1. Computing

How to use the System.Drawing.Printing components in VB.NET

But beware the bug Microsoft says isn't there!

By

Updated September 21, 2008

If you need to print in VB.NET, there are great components available to help you do the job. But there are some traps too. In particular, I found a way to trigger an exception that, as I read Microsoft's documentation, is impossible.

All will be explained!

First, the PrintDocument object. PrintDocument can be added to your project from the ToolBox. It contains everything you need for printing from a Windows Forms application. (Unfortunately, Classes in System.Drawing.Printing don't work well with a Windows service or an ASP.NET application or service.)

The main properties you will need to pay attention to when using it are:

  • PrinterSettings
  • DefaultPageSettings
  • PrintController

For example, if your printer supports it, you can specify double sided printing (use the Duplex property) with the PrinterSettings property. You can control things like margins, paper size and landscape or portrait mode using the DefaultPageSettings properties. The PrintController object consists mostly of methods such as OnStartPrint and OnEndPage that you override in your code if you want to use them. Here's some example code:

Public Class myPrintControllerClass
   Inherits Printing.PrintController
   Public Overrides Sub OnStartPrint( _
      ByVal document As PrintDocument, _
      ByVal e As PrintEventArgs)
      MyBase.OnStartPrint(document, e)
   End Sub
End Class

VB.NET provides three dialogs to help you get the job done:

  • PageSetupDialog
  • PrintDialog
  • PrintPreviewDialog

The PageSetupDialog looks like this:

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The PrintDialog looks like this:

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Setting up the dialogs is easy. Just assign your document to the dialog object and use the ShowDialog method to display it.

myPrintDialog.Document = myDocument
myPrintDialog.ShowDialog()

Ordinarily, when printing from VB.NET, you handle the PrintPage event. In this example, some print output is created using GDI+ just to demonstrate the print preview technique.

Private Sub myDocument_PrintPage( _
ByVal sender As Object, _
ByVal e As System.Drawing.Printing.PrintPageEventArgs) _
   Handles myDocument.PrintPage
   e.Graphics.DrawString(vbNewLine & "About Visual Basic" & _
   vbNewLine & "http://visualbasic.about.com", _
   New Font("arial", 32, FontStyle.Italic), _
   Brushes.Red, 0, 0)
e.HasMorePages = False
End Sub

The end result can be seen below:

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This short example wouldn't be complete if I didn't cover the discovery of a really subtle bug while working on the examples here.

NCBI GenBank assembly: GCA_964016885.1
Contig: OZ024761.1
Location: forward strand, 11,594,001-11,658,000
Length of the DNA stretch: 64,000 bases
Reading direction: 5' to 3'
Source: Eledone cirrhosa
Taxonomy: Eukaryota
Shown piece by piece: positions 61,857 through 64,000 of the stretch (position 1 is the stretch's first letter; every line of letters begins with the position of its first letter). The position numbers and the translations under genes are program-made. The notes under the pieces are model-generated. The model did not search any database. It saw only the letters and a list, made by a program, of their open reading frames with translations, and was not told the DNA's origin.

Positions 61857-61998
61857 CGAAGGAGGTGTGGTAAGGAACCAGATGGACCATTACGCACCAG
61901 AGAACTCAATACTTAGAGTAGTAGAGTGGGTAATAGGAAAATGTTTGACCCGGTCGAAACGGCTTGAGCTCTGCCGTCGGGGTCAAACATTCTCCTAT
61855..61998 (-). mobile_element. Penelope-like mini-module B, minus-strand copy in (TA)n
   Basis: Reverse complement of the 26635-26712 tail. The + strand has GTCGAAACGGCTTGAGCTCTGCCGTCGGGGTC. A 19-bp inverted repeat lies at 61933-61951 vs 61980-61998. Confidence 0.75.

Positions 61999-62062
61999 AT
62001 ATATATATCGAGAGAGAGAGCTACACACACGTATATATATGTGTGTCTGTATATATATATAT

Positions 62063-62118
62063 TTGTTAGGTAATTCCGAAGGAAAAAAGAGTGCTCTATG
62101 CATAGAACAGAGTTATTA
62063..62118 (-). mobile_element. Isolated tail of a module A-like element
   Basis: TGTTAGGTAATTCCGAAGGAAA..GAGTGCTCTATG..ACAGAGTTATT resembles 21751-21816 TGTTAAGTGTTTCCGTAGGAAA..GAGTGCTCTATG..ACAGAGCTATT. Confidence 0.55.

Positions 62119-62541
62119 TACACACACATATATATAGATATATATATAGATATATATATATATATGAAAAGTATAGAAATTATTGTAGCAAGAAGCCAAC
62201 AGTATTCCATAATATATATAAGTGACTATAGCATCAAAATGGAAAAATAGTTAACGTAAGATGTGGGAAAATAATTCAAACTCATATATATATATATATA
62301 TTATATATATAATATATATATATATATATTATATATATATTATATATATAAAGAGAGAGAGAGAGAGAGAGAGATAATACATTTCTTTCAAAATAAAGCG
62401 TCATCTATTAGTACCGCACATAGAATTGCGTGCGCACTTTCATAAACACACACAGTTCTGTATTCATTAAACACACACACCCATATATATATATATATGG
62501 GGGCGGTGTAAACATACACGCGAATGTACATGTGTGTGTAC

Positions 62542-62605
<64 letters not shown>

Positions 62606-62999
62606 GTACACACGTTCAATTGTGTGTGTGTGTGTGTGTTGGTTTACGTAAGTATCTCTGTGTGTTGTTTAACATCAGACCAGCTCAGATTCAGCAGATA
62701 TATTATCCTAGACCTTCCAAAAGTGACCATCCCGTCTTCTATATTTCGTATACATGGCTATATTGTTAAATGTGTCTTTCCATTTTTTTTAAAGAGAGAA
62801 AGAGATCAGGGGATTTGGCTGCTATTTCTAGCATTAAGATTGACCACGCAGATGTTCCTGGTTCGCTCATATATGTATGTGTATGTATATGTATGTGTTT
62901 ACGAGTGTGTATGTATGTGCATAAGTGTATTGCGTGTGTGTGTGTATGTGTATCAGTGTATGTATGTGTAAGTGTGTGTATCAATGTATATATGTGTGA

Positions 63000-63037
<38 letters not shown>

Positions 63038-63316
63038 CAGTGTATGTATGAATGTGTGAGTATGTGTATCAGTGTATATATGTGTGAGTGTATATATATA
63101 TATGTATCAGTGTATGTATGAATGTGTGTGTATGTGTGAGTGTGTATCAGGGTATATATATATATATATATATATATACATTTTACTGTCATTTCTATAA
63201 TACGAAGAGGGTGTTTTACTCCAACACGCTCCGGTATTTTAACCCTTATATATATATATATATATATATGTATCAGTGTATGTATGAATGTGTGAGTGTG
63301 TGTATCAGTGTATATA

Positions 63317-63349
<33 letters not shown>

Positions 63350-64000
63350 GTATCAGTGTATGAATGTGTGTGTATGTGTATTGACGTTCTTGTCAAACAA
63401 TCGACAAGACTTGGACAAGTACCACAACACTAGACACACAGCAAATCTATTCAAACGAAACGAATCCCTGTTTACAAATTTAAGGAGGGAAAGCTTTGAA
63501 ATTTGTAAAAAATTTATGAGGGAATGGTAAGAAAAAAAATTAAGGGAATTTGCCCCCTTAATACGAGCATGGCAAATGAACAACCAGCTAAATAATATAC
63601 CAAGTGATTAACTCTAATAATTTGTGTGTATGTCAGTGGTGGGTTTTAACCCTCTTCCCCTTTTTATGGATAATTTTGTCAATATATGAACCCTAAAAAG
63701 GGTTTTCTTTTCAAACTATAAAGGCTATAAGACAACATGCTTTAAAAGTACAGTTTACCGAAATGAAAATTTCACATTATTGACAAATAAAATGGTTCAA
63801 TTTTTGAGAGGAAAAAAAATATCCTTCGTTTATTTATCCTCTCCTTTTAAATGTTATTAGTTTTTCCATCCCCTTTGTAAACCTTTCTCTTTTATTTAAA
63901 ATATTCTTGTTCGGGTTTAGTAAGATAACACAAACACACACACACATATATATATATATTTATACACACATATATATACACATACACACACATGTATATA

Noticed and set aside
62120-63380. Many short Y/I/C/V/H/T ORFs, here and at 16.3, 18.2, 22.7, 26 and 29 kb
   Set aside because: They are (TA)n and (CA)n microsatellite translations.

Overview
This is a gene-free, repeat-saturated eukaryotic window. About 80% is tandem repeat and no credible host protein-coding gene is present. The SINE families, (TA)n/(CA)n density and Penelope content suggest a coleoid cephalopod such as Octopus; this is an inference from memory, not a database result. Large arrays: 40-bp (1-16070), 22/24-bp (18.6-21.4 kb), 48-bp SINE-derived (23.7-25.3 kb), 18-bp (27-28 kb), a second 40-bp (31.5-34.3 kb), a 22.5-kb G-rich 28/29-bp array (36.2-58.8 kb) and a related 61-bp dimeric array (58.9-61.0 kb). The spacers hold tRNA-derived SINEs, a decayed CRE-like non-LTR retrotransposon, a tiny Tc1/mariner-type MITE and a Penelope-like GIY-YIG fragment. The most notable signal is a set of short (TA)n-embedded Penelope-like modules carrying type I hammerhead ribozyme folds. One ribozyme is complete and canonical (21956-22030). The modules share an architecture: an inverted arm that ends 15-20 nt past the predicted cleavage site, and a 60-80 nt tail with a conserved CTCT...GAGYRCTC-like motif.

My first attempts to code an example met with utter failure because I kept getting a System.AccessViolationException:

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Microsoft's documentation about it, to my eye, says it can't even happen:

In programs consisting entirely of verifiable managed code, all references are either valid or null, and access violations are impossible. An AccessViolationException occurs only when verifiable managed code interacts with unmanaged code or with unsafe managed code.

But happen it does. And I was able to find dozens of cases where it had happened to other people too. (But absolutely no solutions.) Microsoft does provide an update for XP and Framework 2.0, but I was running Vista and Framework 3.5. The documentation of that patch suggests that it fixes a fairly rare problem as well.

The answer reveals something interesting about .NET. As it turns out, I normally use a printer that is attached to a different computer on a network. And that computer was turned off. I believe that, even to display a print preview, the .NET System.Drawing.Printing object attempts to write to the print buffer of the Windows default printer. That memory is, for some reason, inaccessable, and an AccessViolationException is the result. In XP, a different error, InvalidPrinterException, is the result instead.

I was able to fix the error by simply making the default printer a software XPS printer instead. After that, things worked fine.

If you know how to fix this problem in some other way, let me know!

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